The Russell Group of large research-intensive universities says it could by 2013 face a deficit of more than £1 billion that would force it to make large cuts unless action is taken to boost funding.
In its first submission to the review of student fees and higher education finance led by Lord Browne of Madingley, published today for the first time, the group also warns that raising fees for international students and making efficiency savings are unlikely to tackle the shortfall.
Instead, it suggests increasing the speed at which students repay their loans or applying a real rate of interest to repayments.
The document, which has been kept private for months to the anger of student and other groups, talks of “serious shortcomings” in the current system of funding and student support.
“This paper presents evidence that the financial sustainability of Russell Group universities is severely at risk,” it states.
“We have conducted an analysis which forecasts the overall financial sustainability of Russell Group universities over the next few years.
“It predicts that Russell Group universities could be faced with an overall deficit of more than £1.1 billion by 2012-13. Universities will be forced to make significant cost reductions, which are likely to involve reducing staff numbers and cutting back on investment in vital infrastructure.
“In the absence of additional funding, these measures could result in a serious impairment of the student experience and jeopardise the long-term quality of higher education delivered, with serious consequences for students, employers and wider society.”
The submission argues that variable tuition fees have helped create a “world-class student experience” since their introduction, through better investment in staff, infrastructure and materials. It also states there is “clear evidence” that fees have helped bolster participation in higher education.
Although it does not explicitly call for an end to the present fee cap, the paper suggests that there are only three ways to offset the projected deficit among Russell Group members: cutting staff numbers, raising fees for home undergraduates and increasing fees for students from outside the European Union.
The document then goes on to explain how cutbacks and fee hikes for non-EU students would fail to remedy the situation.
With foreign students’ fees, the group claims it would have to increase them by more than 200 per cent to make a difference, “placing in jeopardy the stability of the UK international student market”.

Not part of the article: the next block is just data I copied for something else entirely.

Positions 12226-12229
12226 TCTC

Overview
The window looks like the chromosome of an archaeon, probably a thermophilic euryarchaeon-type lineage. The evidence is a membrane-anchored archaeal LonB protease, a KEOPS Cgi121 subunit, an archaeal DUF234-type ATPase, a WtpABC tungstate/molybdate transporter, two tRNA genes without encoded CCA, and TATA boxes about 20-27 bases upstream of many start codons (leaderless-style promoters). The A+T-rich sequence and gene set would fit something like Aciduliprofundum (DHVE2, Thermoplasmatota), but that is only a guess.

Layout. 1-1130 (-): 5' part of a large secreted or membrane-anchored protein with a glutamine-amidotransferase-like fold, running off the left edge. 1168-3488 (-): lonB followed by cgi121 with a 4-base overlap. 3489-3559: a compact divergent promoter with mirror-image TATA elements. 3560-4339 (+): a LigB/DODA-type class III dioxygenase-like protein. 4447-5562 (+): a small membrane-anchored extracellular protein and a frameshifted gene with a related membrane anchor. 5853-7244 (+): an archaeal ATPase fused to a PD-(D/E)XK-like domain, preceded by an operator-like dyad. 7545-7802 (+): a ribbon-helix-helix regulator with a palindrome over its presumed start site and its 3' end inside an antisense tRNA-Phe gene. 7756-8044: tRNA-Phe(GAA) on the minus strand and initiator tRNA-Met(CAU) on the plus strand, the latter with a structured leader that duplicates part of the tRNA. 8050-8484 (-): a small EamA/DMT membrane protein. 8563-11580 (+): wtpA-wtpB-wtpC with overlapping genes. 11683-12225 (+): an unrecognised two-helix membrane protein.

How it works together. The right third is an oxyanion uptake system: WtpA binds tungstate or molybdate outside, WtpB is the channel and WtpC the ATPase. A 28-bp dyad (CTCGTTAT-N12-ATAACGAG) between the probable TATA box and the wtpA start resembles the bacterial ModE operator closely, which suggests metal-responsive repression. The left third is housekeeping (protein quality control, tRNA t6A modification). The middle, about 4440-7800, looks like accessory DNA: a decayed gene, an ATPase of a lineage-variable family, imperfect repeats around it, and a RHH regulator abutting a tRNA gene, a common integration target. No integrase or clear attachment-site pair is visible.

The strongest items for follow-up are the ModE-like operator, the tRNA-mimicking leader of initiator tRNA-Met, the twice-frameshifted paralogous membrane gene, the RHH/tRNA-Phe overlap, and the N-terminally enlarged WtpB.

“Given this context, it is clear that, although income from non-EU students will continue to be an important revenue source for Russell Group universities, it cannot be relied upon as a solution to the financial difficulties we predict they will face over the next few years,” the report says.
On the potential for cuts, it states there is a “limit to how far gains in efficiency can be made before staff reductions or reduced investment in infrastructure begin to have a severe impact on the student experience, and eventually on the international reputation and success of the university”.
In its final section, the submission turns its attention to student loans, stating: “The high cost of the current system largely results from excessively high subsidies.”
“The system is one of the most generous in the world, providing all students with in-built insurance against spiralling debt and inability to repay.
“Therefore, it is also immensely costly, includes excessive and unnecessary subsidies supported by the taxpayer, and includes some regressive features.”
Suggesting either a real rate of interest or a higher repayment rate for student loans, the submission concludes: “The current system of student support could be made more sustainable through addressing some of the poorly targeted and excessive subsidies provided.”
Aaron Porter, president-elect of the National Union of Students, said the Russell Group’s suggestions were “highly regressive”.
He said: “In this submission the Russell Group has casually advocated cutting the repayment threshold and increasing monthly repayments, plunging graduates into greater hardship at a time we already know will be tough.
“There are more progressive ways to address inefficiencies in the student loan system, which Lord Browne needs to consider – but he should rule out this highly regressive approach to student finance.”
Sally Hunt, general secretary of the University and College Union, said: “We desperately need to overhaul how universities are funded and move away from the idea that the current review of student funding is merely a question of how much student fees rise.”
The Russell Group’s second submission to the Browne review, which is expected to include more concrete proposals on what changes it feels are necessary to fees and funding, is due to be published next week.